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Translating voices: Dubbing and voice over

In our new translating voices mini-series, we take a look at the audiovisual translation world, focusing on dubbing, voice over and later subtitling, to learn more about the specificities of this exciting field of translation.

Whatever country we live in, the hard graft of many audiovisual translators, who specialise in translating the on-screen voice, is making its way into our living rooms and our lives. In a lot of countries, such as Spain and France, it’s no secret that we’re listening to their work pretty much on  a daily basis, in the form of the dubbed TV programmes and films that make up part and parcel of national viewing habits. Aside from this, however, we’re also listening to audiovisual translations in the form of voice over. Dubbing may tend to hog the audiovisual translation limelight when it comes to revoicing audiovisual material, but voice over, which is different on many levels, also plays an important role in our lives. So what exactly is dubbing, and what is voice over?

These two methods of reversioning audiovisual material are actually quite distinct from one another, in three main ways: how they sound, the type of content they are used for, and the translation priorities they require.

  1. How they sound

In dubbing – and particularly lip-sync dubbing – the spoken audio of the original film or television programme is stripped away, to be entirely replaced by the new, reversioned audio, which through various methods is designed to look and sound like it were the original, and NOT a translation at all.

Conversely, with voice over, and in particular the common UN-style voice over, the emphasis is entirely different. The purpose is to relay clearly to the new audience what is being said by the original speaker – the voice over serves as an aid, much like an interpreter does. The fact that it is a translation is no secret but is instead paraded loud and clear: the viewer is listening to the original at the same time as the new version, hearing just the original speaker for a second or two (to help them absorb the tone), before the translation comes in.

Another way in which the two methods sound very different is that with dubbing, for each actor in the original, a different voice actor (with similar voice traits) is heard. With voice over, however, often the same voice will be used for all speakers. This is not always the case, though – sometimes a few different voices are used, for example, one voice-over artist for narration, one for all female voices and one for all male voices.

  1. The type of content they are used for

The reason dubbing is the most renowned type of revoicing is because it is most often used for entertainment content and big-budget films. Many of these are English-language, Hollywood films, although of course this is not always the case. In countries such as Germany, France, Spain and Italy, dubbing is the go-to method for all entertainment films – be it comedy, horror or action — however in countries that traditionally use subtitling, such as many Nordic countries, it is often down to the production team to decide if dubbing or subtitling will be used for such content.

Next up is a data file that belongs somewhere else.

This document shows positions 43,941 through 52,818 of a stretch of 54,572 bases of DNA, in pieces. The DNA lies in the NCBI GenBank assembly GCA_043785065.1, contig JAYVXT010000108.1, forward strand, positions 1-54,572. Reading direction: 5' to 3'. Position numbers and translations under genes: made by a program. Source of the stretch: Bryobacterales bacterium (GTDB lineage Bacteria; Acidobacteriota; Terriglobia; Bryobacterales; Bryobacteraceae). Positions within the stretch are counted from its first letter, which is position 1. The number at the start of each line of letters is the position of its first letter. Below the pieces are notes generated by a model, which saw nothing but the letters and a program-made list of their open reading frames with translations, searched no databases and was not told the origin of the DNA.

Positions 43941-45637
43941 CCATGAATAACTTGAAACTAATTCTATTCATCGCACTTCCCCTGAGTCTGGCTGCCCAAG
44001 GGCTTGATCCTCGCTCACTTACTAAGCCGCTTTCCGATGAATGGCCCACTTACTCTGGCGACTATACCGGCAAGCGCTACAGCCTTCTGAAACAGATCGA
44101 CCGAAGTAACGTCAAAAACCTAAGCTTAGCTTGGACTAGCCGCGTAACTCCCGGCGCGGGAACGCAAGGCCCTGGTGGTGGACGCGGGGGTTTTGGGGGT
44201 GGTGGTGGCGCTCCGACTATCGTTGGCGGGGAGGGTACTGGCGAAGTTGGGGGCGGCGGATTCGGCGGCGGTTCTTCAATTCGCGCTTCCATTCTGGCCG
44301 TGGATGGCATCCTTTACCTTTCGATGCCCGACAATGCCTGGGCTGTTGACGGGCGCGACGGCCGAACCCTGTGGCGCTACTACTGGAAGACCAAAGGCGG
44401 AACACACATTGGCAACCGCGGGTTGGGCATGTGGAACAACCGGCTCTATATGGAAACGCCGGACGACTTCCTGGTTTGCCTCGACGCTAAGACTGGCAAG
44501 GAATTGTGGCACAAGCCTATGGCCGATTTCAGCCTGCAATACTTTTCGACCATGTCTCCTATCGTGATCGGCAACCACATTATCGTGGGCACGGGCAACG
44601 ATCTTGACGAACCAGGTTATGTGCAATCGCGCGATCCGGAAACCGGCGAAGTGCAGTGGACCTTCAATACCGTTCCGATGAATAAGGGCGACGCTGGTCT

UN-style voice over, on the other hand, is hardly ever used for entertainment content (although there are instances of this working, for example in Poland where programmes such as Friends are not dubbed, but have voice over instead, which is all voiced by one artist). Instead, the fact that voice over allows the viewer to hear the translation over the original makes it a good method for translating foreign audio in documentaries and interviews, and this is where we most often experience UN-style voice-over translation. It is also used a lot in corporate videos and online videos that are more informative in nature.

  1. Their translation priorities

With both dubbing and voice over, the translator has to work with tight space limitations – as with both forms of revoicing the translation needs to fit squarely into the time it takes for the original speaker to make their utterance. But with lip-sync dubbing, there is an extra component, as the new translation also has to sync to the mouth movements of the speaker. This means that the dubbing translator needs to watch each utterance very closely, noting down mouth shapes and translating very closely according to these. They are granted quite a bit of freedom because of this priority, and, though loyalty to the original is important to some extent, dubbing translators move away from the source to ensure synchronisation with the image.

In contrast, the voice-over translator is not really justified in moving away from the source. Voice over’s raison d’être is to bring across loud and clear the words of the original speaker, and this is what the viewer comes to expect. Imagine, for instance, a presidential speech on a news programme where the translator has taken liberties to alter the speech, or a company training video where the words of the CEO are altered. Of course, in the interests of keeping to the space limitations mentioned above, the translator needs to carefully choose to remove any words which are unnecessary or superfluous, and also needs to ensure that the translation reads smoothly, but the overall priority is certainly one of fidelity.

To sum up, then, it would seem that when it comes to revoicing, dubbing has the more creative, adaptable edge, and voice over is the more loyal, serious, and straight-and-narrow one in the relationship.

 

In the next installment of the translating voices mini-series, we take a look at the subtitling industry – stay tuned!